7 Strategies to Wake Up Early For a Run

Looking for ways to wake yourself up for that early run? Use these 7 strategies and give yourself no excuse to pull up your socks and get running!

We are all familiar with the not-so-good mornings when it seems almost impossible to get off our beds, even though we remembered making a solemn oath to do our morning run the night before. What changed us in this short but transformational hours of sleep? Sometimes, it’s not simply just about our will to wake up, but also other factors that covertly arise to support our decision not to run.

Not anymore. Presenting seven strategies that everyone can use to wake up early for that run which we have constantly tried (but failed) to accomplish. Read on!

1. Use a Sleep Cycle Alarm Clock

Want to avoid getting off on the wrong side of the bed? One uncommon and relatively new strategy that you can use is the Sleep Cycle app that can be found on both Apple and Google Play app stores. This nifty little app analyses your sleep patterns throughout the night and calculates the right time to wake you up in the morning; when you are in the lightest cycle of sleep. Say goodbye to grogginess and alarms shocking you awake!

As a secondary measure, be sure to keep your alarm somewhere further than arm’s length to ensure that you have to stand up and switch that alarm off. That should then lead you to...

2. Open the Curtains and Stretch Your Body

Our body’s circadian rhythm essentially means that we tend to wake up in the presence of light and doze off to darkness. Use that to your advantage by quickly opening the curtains right after you stand up to switch off that alarm.

Next, raise your arms and begin with a stretch to your entire body, before proceeding to any other preferred stretches. This should wake you up almost entirely so that you won’t end up flopping down on your bed again.

3. Have a Clear Goal and Action Plan

What are you running for? Be it weight loss, fitness, discipline or anything else under the sun, it is always critical to have a clear purpose or reason for you to run. Not only does this give you a motivational boost in the morning, but it also helps to reinforce the habit of making morning jogs a lifestyle that moves you towards your goals.

As an additional step, be sure to plan out a weekly running schedule at the start of every week to keep yourself on track to reaching your goals! 

4. Wear Your Running Gear to Sleep

If you’re not too picky about what you wear to sleep, why not wear your running gear and socks to sleep the night before your run? This eliminates the two big steps in thinking of what to wear for your run, as well as the hassle of actually taking off your clothes and gearing up. Isn’t it almost too convenient to run in the morning now?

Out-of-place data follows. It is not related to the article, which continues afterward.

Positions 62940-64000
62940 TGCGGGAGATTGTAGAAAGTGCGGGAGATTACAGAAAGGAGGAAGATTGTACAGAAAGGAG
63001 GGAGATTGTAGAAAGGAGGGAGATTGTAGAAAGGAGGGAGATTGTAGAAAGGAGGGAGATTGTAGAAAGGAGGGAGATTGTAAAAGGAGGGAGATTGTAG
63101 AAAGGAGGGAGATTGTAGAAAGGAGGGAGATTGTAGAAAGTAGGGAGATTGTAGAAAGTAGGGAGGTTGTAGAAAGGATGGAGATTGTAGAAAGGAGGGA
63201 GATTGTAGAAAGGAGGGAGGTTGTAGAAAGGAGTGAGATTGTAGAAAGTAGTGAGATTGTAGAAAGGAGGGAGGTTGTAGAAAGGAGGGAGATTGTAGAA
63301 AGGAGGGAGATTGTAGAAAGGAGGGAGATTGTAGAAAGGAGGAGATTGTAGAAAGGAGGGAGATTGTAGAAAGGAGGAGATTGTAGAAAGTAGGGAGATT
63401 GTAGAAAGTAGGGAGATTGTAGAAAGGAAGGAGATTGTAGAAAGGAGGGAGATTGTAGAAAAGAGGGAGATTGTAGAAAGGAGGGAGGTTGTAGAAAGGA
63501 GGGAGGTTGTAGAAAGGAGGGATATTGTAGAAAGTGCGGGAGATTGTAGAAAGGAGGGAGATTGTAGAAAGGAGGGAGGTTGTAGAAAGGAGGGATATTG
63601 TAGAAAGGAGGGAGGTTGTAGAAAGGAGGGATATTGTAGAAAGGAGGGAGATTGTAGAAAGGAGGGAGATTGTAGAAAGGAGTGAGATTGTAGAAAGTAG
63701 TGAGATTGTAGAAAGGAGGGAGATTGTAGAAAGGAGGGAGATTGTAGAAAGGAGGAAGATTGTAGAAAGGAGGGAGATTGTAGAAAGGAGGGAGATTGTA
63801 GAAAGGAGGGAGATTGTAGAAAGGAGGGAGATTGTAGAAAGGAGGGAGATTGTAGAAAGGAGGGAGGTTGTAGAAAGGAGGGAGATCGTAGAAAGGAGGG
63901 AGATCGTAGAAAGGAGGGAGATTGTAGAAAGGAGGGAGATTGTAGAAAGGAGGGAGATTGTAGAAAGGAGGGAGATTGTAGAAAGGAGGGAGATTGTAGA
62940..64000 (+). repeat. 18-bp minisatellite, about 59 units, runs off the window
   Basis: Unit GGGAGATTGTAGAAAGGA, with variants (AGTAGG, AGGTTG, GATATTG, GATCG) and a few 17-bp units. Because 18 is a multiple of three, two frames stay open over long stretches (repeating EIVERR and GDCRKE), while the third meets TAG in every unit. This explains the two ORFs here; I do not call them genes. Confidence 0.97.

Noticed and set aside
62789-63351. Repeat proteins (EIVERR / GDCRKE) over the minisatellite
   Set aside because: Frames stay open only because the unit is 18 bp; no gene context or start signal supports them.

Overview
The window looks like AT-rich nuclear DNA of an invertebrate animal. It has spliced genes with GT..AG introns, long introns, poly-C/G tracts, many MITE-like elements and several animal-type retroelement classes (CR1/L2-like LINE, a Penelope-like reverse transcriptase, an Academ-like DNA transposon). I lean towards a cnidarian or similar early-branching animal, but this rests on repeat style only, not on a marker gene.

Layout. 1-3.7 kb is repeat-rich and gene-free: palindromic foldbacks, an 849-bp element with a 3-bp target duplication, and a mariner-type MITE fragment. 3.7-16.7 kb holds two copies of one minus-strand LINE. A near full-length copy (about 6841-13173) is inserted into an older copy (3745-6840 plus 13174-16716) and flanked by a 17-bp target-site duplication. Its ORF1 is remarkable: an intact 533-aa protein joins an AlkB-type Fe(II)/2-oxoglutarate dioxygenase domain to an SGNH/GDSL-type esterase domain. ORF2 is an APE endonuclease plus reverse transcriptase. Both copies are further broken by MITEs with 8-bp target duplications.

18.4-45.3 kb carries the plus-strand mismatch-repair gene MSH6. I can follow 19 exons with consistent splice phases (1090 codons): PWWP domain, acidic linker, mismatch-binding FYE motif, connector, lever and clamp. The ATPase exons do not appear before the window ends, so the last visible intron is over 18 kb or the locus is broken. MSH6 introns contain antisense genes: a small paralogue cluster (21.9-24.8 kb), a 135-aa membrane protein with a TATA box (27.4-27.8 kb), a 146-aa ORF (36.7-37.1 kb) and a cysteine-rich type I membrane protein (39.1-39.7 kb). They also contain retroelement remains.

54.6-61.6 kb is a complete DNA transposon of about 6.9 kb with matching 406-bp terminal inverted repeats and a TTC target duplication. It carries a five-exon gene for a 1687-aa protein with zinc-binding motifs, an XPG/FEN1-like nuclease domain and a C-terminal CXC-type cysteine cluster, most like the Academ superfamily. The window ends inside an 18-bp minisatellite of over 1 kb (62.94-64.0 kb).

5. Avoid Heavy Dinner and Alcohol

If you’re clocking regular sleeping hours and still feeling tired, your sleep quality might be affected by whatever you had the night before. As a general rule, a heavy dinner filled with carbs or alcohol (or even a combination of both!) can lead to a hangover in the morning. Try to avoid these on nights before your morning run, and if that’s unavoidable, keep your consumption to a minimum.

6. Coffee and Fuel

Still feeling lazy after getting out from the bathroom? Making some coffee or even tea, along with your favourite fuel helps. A good starter could be bananas and coffee, simply for the convenience and energy boost that they instantly give. What’s your favourite combo? If you don’t have one, maybe it’s time to figure it out.

7. Have an Accountability Partner

If all else fails, hopefully, your accountability partner will not. Know someone who regularly wakes up in the morning to run? Grab him or her to be an accountability partner and even consider going on a run together if he or she lives nearby!

If you have someone in the household who shares a similar goal or routine to run in the morning, that’s even better! It is always nice to know that you are not alone in your quest to keep fit in the morning.

“Sometimes, it’s not simply just about our will to wake up, but also other factors that covertly arise to support our decision not to run.”


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LIV3LY Editor
LIV3LY Editor

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